May 03, 2011 12:32 ET
LONDON, UNITED KINGDOM--(Marketwire - May 3, 2011) - The days of waiting hours to charge a mobile phone or laptop computer could soon be over because of research that could transform battery technology in as little as two years. A new way of making battery electrodes based on nano-structured metal foams has been used to make a lithium-ion battery that can be 90 percent charged in two minutes. Manchester Interactive Marketing has learnt that if the method can be commercialised, it could lead to laptops that charge in a few minutes or cell phones that charge in 30 seconds.
How fast a battery can charge up and then release that power is primarily limited by the movement of electrons and ions into and out of the cathode, the electrode that is negative during recharging. Researchers have been trying to use nano-structured materials to improve the process, but there's usually a trade-off between total energy storage capacity (which determines how long a battery can run before needing a recharge) and charge rates. "People solved half the problem," says Paul Braun professor of materials science and engineering at the University of Illinois at Urbana-Champaign.
Braun and his co-workers found that the lithium-ion battery could charge and discharge between 10 and 100 times more quickly than the fastest devices on the market today. Its storage capacity was actually slightly larger than normal (by about 10% to 20%). And because every step of their manufacturing process is used in industry today, the researchers say there should be no major problems with incorporating their cathodes into commercial batteries. They just need to show how to scale up their technology—so far they've tried it only on watch-size batteries. "I have every reason to believe we can scale up," says Braun, "and we are looking to partner with the right people to do that." The technology has been nicknamed the "beltway battery", after the orbital motorway in Washington DC, because it uses a bypass system to let lithium ions that carry charge to enter and leave the battery more quickly.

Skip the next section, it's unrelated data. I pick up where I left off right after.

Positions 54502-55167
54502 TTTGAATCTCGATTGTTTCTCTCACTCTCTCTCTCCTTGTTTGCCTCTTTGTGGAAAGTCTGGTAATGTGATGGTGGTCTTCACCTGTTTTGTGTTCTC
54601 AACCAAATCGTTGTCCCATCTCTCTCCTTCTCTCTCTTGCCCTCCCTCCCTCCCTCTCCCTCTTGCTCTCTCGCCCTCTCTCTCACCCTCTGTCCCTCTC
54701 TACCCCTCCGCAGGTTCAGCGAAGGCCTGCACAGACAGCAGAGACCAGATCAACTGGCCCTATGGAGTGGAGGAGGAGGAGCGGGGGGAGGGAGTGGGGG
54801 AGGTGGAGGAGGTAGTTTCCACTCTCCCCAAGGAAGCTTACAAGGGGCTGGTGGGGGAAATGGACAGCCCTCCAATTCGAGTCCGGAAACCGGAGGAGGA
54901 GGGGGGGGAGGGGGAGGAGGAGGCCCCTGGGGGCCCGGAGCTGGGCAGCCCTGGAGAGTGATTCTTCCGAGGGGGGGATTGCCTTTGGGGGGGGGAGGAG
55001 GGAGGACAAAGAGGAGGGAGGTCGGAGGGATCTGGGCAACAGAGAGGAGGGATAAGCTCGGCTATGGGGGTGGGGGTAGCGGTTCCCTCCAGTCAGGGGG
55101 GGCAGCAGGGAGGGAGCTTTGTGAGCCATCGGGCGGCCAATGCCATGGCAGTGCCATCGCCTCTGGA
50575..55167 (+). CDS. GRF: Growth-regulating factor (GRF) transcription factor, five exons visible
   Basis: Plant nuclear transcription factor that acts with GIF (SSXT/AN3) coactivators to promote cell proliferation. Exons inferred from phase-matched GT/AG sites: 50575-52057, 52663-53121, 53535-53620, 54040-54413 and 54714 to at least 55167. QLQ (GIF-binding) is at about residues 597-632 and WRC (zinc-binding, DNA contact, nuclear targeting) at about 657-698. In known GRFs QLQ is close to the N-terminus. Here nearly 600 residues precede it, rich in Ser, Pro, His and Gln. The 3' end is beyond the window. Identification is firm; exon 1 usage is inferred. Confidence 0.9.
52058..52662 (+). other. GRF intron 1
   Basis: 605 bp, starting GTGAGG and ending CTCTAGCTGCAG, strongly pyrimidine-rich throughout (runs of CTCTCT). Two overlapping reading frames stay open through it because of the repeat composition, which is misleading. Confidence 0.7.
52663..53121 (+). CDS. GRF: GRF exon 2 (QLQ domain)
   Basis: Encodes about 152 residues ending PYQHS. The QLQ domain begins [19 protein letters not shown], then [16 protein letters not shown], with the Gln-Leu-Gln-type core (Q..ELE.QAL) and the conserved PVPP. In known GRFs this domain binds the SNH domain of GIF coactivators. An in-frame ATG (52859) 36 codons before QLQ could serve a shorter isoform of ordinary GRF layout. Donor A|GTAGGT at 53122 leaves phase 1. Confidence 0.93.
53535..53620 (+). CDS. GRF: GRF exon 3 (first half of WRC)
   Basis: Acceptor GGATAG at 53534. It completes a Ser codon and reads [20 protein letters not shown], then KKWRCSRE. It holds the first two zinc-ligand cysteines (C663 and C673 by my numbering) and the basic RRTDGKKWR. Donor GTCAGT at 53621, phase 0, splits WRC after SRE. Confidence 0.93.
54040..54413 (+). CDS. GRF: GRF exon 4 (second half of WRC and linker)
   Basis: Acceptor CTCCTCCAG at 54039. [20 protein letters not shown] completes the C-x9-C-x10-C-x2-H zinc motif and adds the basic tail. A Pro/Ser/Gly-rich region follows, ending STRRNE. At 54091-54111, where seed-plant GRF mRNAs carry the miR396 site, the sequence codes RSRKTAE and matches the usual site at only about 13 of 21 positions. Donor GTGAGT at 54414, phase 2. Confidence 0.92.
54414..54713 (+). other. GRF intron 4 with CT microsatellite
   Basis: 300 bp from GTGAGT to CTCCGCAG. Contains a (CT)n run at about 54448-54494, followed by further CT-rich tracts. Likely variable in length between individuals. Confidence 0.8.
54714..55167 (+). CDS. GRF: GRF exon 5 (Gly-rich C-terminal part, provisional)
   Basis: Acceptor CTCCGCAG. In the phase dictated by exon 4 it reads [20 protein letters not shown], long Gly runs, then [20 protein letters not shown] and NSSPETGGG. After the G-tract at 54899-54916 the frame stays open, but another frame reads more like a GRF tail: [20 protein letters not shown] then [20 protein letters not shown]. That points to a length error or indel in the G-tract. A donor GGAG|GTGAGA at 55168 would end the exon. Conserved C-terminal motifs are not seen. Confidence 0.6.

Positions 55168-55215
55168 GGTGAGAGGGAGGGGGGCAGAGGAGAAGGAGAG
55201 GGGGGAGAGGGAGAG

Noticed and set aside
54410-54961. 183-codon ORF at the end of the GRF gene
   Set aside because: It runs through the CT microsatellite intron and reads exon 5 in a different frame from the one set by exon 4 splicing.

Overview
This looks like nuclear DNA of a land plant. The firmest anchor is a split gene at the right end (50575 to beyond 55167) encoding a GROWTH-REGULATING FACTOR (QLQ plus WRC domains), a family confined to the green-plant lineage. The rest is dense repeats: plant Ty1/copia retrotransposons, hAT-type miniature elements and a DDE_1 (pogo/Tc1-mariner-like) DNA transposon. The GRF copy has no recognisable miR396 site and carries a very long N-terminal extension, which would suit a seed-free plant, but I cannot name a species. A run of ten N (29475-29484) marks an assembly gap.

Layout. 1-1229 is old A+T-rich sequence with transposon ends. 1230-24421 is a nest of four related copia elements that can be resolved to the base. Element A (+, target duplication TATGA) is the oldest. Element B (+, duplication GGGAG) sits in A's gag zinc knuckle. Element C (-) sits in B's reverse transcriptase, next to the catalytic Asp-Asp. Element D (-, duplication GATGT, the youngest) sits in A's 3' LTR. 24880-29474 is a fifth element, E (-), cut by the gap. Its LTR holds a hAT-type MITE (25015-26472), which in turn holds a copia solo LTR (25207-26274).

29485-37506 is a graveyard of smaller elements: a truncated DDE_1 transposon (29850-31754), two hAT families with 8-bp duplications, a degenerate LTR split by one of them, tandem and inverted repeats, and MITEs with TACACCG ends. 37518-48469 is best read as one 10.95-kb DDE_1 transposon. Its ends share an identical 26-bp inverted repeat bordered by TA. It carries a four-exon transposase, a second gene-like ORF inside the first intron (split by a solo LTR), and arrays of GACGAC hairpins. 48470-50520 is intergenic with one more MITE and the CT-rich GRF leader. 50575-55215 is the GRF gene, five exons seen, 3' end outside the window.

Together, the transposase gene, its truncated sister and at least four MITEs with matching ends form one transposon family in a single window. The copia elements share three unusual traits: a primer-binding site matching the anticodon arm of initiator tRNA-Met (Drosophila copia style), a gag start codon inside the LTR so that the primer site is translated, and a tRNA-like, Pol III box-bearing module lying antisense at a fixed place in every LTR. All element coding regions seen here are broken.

This battery is set to change the way of life as soon you will be able to recharge your phone or laptop while you stand or wait. Manchester Interactive Marketing is looking forward to the release of this technology into the commercial batteries so they can use it to enhance their business. Up until now, researchers assumed that there was a speed limit on the lithium ions and electrons inside li-ion batteries. But recently the MIT team engineered a "beltway" to guide ions towards an energy highway inside the lithium iron phosphate battery material. Unlike other popular battery materials like lithium cobalt, lithium iron phosphate doesn't degrade much when charged and recharged--so batteries can be smaller and lighter since less material yields the same result.
The new battery can be fully charged or discharged in 10 to 20 seconds. As you can imagine, there are a host of benefits to such a quick-charging li-on battery. 10-second cell phone and laptop charges are luxuries we could all appreciate, but the real story here is with electric cars. Batteries that discharge quickly can create a burst of energy in the cars, leading to improved highway acceleration. And while quick-charging electric car batteries aren't yet possible due to the limited amount of power available to households on the electric grid, the new li-ion batteries could one day make charging a Chevy Volt as easy as a trip to the gas station. And that's an improvement that could lead to an electric car revolution, something we here at Manchester Interactive Marketing are extremely excited about!
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